Strategic-Economic Bloc

Strategic-Economic Bloc

Strategic-Economic Bloc


  • The US and other partner nations of the Indo-Pacific area jointly launched the Indo-Pacific Economic Framework (IPEF). The 14 IPEF partners account for 28% of worldwide commerce in products and services and 40% of the world’s GDP.
  • To improve resilience, sustainability, inclusiveness, economic growth, fairness, and competitiveness in the region, it aims to strengthen economic ties between member nations.

Indo-Pacific Economic Framework

  • President of the United States Joe Biden announced the Indo-Pacific Economic Framework for Prosperity (IPEF) on May 23, 2022.
  •  With an open invitation to other states, the framework was established with a total of fourteen founding member nations in the Indo-Pacific area.
  • The IPEF’s four foundational pillars were stated by the US: 
  1. Supply-chain resilience:

      • Focuses on enhancing the resilience of supply chains in the Indo-Pacific region.
      • Aims to strengthen critical infrastructure, logistics, and connectivity to ensure the uninterrupted flow of goods and services.
      • Addresses challenges such as disruptions caused by natural disasters, pandemics, or geopolitical tensions.
      • Promotes cooperation among member countries to diversify supply chains and reduce dependence on single sources.
  2. Clean energy, decarbonization, and infrastructure:

      • Aims to promote clean and sustainable energy solutions in the Indo-Pacific region.
      • Encourages the transition to a low-carbon economy to mitigate the impacts of climate change.
      • Supports the development of green infrastructure projects, such as renewable energy installations, energy-efficient transportation systems, and sustainable urban planning.
      • Fosters collaboration in research, innovation, and technology transfer in the clean energy sector.
  3. Taxation and anti-corruption:

      • Focuses on promoting fair and transparent taxation practices in the Indo-Pacific region.
      • Aims to combat corruption and illicit financial flows that undermine economic growth and development.
      • Encourages cooperation among member countries to share best practices in taxation, including measures to prevent tax evasion and money laundering.
      • Supports efforts to improve governance, strengthen institutions, and enhance transparency in public administration.
  4. Fair and resilient trade:

      • Aims to foster fair and resilient trade practices among IPEF members.
      • Promotes a rules-based international trading system that ensures a level playing field for all participants.
      • Emphasizes the importance of inclusive trade policies that benefit all segments of society, including small and medium-sized enterprises (SMEs) and marginalized groups.
      • Facilitates the removal of barriers to trade, including tariffs, non-tariff barriers, and discriminatory practices.
      • Encourages the negotiation of trade agreements and partnerships that promote economic integration and cooperation in the Indo-Pacific region.

Points to Ponder:

  •  India’s decision to leave the RCEP in 2019 and consider joining the IPEF in 2023 shows a change in the country’s foreign policy goals. While its relationship with China has gotten worse, India now places a high focus on forging a strategic alliance with the United States.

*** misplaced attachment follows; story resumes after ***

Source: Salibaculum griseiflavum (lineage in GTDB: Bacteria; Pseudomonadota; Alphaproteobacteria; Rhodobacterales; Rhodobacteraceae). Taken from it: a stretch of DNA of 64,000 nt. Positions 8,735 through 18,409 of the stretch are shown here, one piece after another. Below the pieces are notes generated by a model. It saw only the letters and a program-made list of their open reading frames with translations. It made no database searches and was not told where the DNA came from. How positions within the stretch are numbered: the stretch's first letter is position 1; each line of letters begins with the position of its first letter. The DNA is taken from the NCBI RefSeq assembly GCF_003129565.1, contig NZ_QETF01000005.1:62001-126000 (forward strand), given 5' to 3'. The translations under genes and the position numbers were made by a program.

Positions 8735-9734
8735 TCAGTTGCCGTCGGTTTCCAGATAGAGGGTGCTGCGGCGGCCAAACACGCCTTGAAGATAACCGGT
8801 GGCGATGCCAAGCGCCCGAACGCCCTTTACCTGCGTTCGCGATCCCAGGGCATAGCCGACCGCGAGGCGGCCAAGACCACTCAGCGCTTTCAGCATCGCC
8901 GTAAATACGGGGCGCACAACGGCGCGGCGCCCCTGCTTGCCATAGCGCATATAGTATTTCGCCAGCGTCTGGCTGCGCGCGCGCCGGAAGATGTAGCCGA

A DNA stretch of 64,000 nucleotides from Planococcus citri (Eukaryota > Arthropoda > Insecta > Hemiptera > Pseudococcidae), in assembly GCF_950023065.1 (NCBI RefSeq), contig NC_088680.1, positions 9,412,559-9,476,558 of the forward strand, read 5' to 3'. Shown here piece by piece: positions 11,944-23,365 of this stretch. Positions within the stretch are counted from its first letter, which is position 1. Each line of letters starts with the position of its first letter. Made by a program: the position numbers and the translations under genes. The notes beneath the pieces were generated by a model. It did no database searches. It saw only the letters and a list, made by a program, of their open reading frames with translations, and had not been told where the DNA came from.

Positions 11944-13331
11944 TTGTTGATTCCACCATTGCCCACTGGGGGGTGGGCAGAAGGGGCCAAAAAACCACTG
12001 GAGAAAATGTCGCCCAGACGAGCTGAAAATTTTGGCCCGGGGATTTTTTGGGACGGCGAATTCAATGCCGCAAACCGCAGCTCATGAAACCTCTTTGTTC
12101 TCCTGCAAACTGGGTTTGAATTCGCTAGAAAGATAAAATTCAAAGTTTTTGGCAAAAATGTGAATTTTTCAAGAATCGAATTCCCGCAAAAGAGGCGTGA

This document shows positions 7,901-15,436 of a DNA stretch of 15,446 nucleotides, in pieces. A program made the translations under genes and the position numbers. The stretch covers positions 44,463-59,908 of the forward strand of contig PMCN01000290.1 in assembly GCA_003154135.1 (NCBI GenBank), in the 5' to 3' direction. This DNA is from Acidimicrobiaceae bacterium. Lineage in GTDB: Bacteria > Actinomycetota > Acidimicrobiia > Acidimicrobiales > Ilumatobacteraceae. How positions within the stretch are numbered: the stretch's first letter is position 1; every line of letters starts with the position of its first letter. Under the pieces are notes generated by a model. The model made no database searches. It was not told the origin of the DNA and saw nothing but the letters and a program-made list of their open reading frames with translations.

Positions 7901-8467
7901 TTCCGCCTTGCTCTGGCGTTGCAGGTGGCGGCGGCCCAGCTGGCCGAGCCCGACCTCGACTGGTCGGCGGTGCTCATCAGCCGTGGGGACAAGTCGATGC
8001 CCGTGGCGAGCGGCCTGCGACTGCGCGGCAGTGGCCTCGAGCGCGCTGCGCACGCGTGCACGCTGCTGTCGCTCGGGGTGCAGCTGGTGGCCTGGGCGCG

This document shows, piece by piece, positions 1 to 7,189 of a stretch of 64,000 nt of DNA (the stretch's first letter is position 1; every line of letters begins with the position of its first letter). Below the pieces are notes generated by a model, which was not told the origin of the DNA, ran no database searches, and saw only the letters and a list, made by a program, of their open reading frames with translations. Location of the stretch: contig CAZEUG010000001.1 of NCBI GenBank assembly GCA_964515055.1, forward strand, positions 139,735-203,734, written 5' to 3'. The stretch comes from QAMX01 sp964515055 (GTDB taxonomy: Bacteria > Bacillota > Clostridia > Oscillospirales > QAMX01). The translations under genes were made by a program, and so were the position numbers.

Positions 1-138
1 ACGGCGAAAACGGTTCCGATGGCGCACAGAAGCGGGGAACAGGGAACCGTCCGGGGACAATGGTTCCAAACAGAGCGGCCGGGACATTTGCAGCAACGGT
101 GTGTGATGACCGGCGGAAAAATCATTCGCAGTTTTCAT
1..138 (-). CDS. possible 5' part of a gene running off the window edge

• India’s departure from RCEP was motivated by worries about how a trade agreement with China would affect its industrial sector. There were worries that a rush of inexpensive Chinese goods might hurt indigenous industries by flooding the Indian market.
  • India confronts economic difficulties with the United States, despite its desire for a strategic alliance with the latter country. These include worries about the digital economy, labour and environmental norms, intellectual property, and agriculture. India must make sure that whatever new economic structure it enters does not conflict with its current economic goals.
  • Trade agreements are evolving: Older agreements were mostly concerned with tariffs, but more recent ones cover a wider range of topics. These in

    clude labour and environmental norms, intellectual property, services, investment, domestic regulation, and digital trade. The United States planned IPEF does away with the tariff component and places more emphasis on these non-tariff features.

  • Vague wording and potential pitfalls: Developing nations like India may find it challenging to properly comprehend the consequences of the IPEF due to its ambiguous language. The proposal’s haste raises questions about potential pitfalls and the agreement’s long-term effects. The worry is that participating nations would find themselves constrained by long-term agreements that affect the entire economy and reduce their domestic policymaking options.
  • Impacts on particular sectors: The IPEF may have significant effects on certain sectors. For instance, it might affect agricultural policy by influencing decisions about genetically modified food and seeds. Unfair labour and environmental norms may also threaten India’s ability to govern major technology businesses and its comparative advantage in manufacturing. Additionally, it can obstruct India’s efforts to create a dynamic home ecosystem in developing industries like the digital economy and green goods.

Way Forward

  • India must carefully weigh the consequences of entering the IPEF, thus this must be done.
  •  It should assess whether a strategic alliance with the United States should jeopardise its ability to pursue its economic interests and make independent policy decisions. 
  • To secure a positive outcome for India, it is essential to balance strategic aspirations with economic considerations.

Similar Topics

Countering China Through IPEF

Indo-Pacific Economic Framework for Prosperity (IPEF)